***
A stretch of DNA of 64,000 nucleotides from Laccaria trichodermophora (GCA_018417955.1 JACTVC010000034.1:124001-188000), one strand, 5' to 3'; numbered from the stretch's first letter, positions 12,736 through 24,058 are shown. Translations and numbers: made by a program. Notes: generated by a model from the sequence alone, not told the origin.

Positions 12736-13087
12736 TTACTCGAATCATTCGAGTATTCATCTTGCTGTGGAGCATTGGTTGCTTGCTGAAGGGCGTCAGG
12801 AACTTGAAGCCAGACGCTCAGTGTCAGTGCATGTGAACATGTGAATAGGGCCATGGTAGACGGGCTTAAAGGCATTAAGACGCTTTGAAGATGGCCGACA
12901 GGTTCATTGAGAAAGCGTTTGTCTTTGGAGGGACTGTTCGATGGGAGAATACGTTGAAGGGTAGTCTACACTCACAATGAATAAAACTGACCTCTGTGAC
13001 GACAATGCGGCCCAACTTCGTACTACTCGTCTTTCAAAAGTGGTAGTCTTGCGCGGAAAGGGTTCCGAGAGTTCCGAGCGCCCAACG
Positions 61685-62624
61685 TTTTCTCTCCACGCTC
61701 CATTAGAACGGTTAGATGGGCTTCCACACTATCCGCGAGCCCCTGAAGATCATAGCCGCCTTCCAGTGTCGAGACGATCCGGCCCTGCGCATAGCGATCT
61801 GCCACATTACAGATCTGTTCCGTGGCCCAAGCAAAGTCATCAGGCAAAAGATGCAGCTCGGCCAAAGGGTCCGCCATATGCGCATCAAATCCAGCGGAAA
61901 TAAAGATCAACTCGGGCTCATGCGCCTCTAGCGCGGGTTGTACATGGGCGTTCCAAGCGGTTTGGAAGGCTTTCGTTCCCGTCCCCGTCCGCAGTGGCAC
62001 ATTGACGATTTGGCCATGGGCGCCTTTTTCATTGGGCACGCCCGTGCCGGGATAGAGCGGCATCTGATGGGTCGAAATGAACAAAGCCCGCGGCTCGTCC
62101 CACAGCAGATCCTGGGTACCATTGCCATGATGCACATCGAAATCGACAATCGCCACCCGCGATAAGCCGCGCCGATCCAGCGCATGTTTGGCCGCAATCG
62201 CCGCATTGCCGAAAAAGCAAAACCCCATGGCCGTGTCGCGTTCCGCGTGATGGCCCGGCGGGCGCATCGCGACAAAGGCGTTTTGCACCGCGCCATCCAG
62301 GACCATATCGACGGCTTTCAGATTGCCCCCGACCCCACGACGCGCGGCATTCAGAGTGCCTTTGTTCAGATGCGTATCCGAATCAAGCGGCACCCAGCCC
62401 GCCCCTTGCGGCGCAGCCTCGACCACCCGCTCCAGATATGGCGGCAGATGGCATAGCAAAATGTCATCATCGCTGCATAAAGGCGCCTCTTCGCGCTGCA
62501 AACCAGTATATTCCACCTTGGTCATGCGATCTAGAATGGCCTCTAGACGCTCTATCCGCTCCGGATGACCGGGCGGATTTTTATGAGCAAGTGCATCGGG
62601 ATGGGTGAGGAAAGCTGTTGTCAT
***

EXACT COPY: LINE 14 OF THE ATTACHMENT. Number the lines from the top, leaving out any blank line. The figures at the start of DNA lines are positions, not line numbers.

62201 CCGCATTGCCGAAAAAGCAAAACCCCATGGCCGTGTCGCGTTCCGCGTGATGGCCCGGCGGGCGCATCGCGACAAAGGCGTTTTGCACCGCGCCATCCAG